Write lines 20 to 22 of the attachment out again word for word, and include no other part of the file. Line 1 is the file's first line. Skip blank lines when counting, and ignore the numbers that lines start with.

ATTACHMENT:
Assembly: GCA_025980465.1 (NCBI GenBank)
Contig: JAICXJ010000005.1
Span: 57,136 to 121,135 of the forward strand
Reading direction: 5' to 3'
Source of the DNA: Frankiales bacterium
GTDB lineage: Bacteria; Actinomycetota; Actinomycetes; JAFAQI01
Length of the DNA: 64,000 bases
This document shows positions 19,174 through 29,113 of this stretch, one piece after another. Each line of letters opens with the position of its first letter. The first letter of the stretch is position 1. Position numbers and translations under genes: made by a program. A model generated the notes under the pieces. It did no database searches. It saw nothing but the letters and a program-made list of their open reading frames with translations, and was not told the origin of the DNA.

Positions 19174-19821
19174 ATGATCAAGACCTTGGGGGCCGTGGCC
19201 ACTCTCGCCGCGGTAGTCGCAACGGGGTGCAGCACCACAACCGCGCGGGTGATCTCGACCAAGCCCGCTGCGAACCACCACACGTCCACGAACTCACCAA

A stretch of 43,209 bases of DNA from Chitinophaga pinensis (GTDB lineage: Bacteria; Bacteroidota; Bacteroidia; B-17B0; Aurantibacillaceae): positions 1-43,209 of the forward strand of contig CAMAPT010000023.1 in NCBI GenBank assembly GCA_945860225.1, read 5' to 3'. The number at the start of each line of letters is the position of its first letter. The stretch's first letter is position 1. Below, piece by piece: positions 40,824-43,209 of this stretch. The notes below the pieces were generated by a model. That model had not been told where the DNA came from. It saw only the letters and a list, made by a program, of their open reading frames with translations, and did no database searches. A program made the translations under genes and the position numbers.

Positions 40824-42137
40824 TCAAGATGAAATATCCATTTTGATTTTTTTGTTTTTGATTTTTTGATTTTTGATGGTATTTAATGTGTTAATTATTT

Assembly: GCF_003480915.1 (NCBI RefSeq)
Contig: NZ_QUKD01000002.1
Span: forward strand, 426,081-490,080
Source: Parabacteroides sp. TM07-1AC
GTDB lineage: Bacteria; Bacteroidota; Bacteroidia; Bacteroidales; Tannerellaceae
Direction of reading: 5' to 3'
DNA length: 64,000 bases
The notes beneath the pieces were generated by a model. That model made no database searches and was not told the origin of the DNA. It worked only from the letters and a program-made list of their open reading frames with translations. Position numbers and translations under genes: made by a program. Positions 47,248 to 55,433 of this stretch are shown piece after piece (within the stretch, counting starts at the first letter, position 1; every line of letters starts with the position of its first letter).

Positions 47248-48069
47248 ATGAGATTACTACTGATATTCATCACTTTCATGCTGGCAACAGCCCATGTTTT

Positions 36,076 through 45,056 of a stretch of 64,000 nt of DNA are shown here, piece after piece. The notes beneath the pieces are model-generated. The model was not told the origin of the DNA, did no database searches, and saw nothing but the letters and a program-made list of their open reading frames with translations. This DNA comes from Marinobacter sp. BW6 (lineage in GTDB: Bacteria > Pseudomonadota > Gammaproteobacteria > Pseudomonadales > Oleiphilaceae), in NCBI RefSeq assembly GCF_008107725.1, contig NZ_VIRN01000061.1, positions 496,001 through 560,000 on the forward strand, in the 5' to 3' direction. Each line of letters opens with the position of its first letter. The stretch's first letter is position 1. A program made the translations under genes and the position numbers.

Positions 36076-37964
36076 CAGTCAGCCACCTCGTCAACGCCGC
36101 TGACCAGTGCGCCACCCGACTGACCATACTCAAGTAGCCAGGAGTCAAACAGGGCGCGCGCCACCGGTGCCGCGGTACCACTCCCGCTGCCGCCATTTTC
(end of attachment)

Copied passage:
Direction of reading: 5' to 3'
DNA length: 64,000 bases
The notes beneath the pieces were generated by a model. That model made no database searches and was not told the origin of the DNA. It worked only from the letters and a program-made list of their open reading frames with translations. Position numbers and translations under genes: made by a program. Positions 47,248 to 55,433 of this stretch are shown piece after piece (within the stretch, counting starts at the first letter, position 1; every line of letters starts with the position of its first letter).